18. I had no intention of climbing a mountain when I set off for Kawaba on the beautiful midweek national holiday we had last Tuesday. In my mind I imagined myself maybe snowshoeing up from the top of the quad lift to get a nice fresh line but that was about it. Things changed when I came to the ticket counter to buy my six pack of one lift tickets. The girl at the desk noticed the snowshoes on my back and said “ハイキングするつもりですね。そこに行ってハイキングの申込書を書いてください。 (Your going hiking aren’t you. Please go over there and fill out the form for hiking). Having been to Kawaba countless times with snowshoes and never having filled out a form I was caught off guard. “ハイキングしません。スノーシューと滑ることは練習だけです。” (I was trying to say I am just practicing riding while carrying snowshoes but I said it a bit strangely). “ちょっと待ってください”(Please wait a sec).  Enter the girl potentially hired for her English abilities. “What course are you planning on hiking” This was actually said a bit strangely but I got the gist. “I’m not planning on hiking I’m just carrying the snowshoes to practice riding with them.” That blank look people have when they have no idea what you just said. “You have snowshoes, you are hiking right? Where are you going?” Something gives in in my brain and I decide to just go with the flow. “Yes I’m hiking. I want to climb the mountain.” She helps me fill out the form and I am given a ticket to be returned later. Nice to know they look after the hikers! Riding the lift towards the top of the mountain I was feeling a bit Schizophrenic. “Why did I come here again? I guess I’m climbing a mountain today. This should be interesting.” At the top of the quad lift I put on my snowshoes and set out on my journey. Plowing through the deep snow after 100 meters I was already feeling it, but the powerful rock wall to my left served as my energy source. The route up the mountain is on the left side of this beast. I love trees! The skies this day where some of the clearest I have ever seen. In the distance you could see the Yatsugatake and the South Alps! Mt.Asama in the forground was also stunning. You can also see some hikers who benifited from me going first coming up behind me They returned the favor shortly after. I loved this guys snowshoes! This last pic doesn't show how steep it was. This next one does. I was "fully prepared".... to walk up an easy hill and snowboard down. I only almost fell once Everyone else had crampoons and ice axes, I had snowshoes and a snowboard. If I do it again, I will come better prepared. Climbing up I was loving the trees! These ones weren't to shabby either. Tree spirits! Mt. Sukai Mt. Nikko Shirane above Marunuma Kogen seen between some peaks of Mt. Hotaka After climbing the rock face you come to a small sharp peak. After climbing the peak and seeeing the rest of the mountain in front of me I decided I probably shouldn't go any farther with my lack of gear. Here are the more prepared climbers heading for the peak. And one with the whole mountain in the background. One of the hikers said I had already done the hardest stuff, but also wanting to snowboarding and being satisfied with the hike, I decided to turn around. The views from my little peak where pretty good! Here is Tanigawa and Naeba. And another shot of Shirane This line of the peak was looking amazing. You can't really make out the mandatory 5 meter air. The only problem is it leads to nowhereland. After a long time taking in the beauty of the mountains I head back for the skijo. Going down I did a little boarding to avoid climbing down the steep stuff. Instead of going straight back I climbed a mini peak from which you can see my climb and my descend. The main line is the hiking line and the less visibly track is my snowboarding line. After climbing the peak I rode down and climbed the next peak over to do what I had originally intended to do. Here are my ultra cool lines coming off the two mini peaks the far left line by its self is mine along with the far right. Did I mention I love trees! This is from a nice little grove on the approach to the far left peak I rode down in the previous pic. I just like this shot A skier heading off into the valley next to the skijo for some BC. A beautiful valley it is! My whole adventure summed up in one photo! The highest peak I climbed in the background with the the first mini peak and my line in front taken from the second mini peak I climbed. My legs were starting to feel like jelly Another great day at Kawaba Skijo with an unexpected new twist!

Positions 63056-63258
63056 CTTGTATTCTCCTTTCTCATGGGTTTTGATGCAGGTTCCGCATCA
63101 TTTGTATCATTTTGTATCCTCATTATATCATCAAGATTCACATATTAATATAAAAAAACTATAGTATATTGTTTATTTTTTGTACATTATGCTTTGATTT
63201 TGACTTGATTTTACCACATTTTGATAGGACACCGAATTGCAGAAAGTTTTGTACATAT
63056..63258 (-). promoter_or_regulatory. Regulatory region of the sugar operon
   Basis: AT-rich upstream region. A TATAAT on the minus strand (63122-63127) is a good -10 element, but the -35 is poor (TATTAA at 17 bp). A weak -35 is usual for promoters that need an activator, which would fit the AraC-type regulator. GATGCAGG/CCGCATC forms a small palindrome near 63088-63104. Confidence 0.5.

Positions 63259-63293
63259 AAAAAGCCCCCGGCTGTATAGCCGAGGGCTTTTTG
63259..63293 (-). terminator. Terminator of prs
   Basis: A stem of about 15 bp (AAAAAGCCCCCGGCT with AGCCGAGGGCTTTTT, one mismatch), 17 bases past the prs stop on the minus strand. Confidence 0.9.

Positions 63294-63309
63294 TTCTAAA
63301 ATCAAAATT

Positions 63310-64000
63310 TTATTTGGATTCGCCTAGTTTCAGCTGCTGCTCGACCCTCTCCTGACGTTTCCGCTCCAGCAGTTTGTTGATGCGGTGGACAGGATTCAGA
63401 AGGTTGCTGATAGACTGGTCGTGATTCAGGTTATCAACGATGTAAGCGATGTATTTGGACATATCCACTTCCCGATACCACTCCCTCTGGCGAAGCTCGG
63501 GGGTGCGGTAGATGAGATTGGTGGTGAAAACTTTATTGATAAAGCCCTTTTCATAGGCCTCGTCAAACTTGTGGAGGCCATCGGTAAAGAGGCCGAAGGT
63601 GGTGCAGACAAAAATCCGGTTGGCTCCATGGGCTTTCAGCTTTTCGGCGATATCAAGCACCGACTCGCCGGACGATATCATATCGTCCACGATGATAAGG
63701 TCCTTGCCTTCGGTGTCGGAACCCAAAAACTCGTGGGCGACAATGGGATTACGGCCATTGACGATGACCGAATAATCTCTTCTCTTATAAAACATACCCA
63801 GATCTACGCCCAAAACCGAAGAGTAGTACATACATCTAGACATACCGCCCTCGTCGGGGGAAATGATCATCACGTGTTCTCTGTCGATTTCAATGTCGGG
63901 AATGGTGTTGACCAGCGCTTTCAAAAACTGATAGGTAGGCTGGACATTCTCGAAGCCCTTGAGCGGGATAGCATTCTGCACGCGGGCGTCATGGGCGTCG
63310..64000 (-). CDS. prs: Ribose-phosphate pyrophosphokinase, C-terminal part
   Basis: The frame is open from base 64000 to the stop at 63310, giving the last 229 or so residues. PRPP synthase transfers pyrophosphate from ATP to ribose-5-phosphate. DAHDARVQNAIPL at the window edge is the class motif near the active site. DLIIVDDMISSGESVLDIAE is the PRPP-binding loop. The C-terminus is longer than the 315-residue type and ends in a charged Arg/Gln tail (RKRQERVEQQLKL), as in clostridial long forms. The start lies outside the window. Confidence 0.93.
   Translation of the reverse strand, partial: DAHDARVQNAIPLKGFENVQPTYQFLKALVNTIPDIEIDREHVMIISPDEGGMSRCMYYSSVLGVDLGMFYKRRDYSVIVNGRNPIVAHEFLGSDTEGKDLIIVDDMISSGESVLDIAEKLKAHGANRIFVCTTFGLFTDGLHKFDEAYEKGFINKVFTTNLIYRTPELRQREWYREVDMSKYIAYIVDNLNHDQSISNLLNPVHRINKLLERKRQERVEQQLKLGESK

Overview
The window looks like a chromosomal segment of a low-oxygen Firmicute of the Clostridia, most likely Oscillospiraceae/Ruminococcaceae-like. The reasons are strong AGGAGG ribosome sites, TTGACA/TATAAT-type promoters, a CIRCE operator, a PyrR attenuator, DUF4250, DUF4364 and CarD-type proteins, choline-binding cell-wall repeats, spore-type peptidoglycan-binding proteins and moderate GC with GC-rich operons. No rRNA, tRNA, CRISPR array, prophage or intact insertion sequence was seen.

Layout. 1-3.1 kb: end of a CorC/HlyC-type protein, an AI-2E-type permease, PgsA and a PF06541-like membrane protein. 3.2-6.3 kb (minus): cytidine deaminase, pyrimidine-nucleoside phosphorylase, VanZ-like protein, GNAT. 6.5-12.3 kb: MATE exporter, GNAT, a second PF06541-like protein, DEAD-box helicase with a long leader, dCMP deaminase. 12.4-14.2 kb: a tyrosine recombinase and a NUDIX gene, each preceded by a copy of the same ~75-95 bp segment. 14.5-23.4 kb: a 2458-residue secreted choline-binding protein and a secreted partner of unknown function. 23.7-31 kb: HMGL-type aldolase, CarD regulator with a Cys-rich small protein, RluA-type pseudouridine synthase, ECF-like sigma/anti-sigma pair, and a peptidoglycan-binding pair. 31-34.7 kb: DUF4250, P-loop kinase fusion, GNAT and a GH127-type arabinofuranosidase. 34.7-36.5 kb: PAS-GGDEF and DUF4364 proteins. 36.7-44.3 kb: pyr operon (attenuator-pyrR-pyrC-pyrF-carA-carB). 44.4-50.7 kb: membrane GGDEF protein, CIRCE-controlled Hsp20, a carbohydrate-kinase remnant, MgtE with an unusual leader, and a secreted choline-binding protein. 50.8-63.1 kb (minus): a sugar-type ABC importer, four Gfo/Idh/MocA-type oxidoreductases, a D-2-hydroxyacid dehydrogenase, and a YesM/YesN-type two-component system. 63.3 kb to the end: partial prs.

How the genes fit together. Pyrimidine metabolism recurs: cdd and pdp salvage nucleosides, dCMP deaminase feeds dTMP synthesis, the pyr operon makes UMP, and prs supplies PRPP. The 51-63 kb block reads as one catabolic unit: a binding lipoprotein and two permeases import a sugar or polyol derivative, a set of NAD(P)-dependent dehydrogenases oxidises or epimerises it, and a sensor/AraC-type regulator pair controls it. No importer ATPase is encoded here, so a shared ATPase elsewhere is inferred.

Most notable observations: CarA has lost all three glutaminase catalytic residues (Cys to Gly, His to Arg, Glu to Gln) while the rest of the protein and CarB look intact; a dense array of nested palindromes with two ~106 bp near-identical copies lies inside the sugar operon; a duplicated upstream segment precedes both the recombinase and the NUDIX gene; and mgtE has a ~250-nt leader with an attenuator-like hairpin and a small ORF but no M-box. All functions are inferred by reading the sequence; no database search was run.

19. I did a little snowshoeing at Kawaba today. Really amazing weather. The snow was also pretty good. My best day of riding so far! Mt. Fuji at about 6X I hiked a mini mountain to get some views you can't see from the resort. I put my snowshoes on under this beautiful tree. A couple of shots from my hike up. Mt. Naeba is in the background and Tanigawa is closer but I was really enjoying the ridge on the right. The next few are some close-ups. Those three were close-ups of ridge line. Here is a close-up of Mt. Naeba. Not quite the same as from Kaguragamine, but still nice. The amazing rock face you can see from the resort as well as the peak of Mt. Hotaka behind it. I saw someone riding down from the peak and snapped some photos of them. They are at about 7X Mt. Sukai. Great place for hiking! Mt. Asama and other distant mountains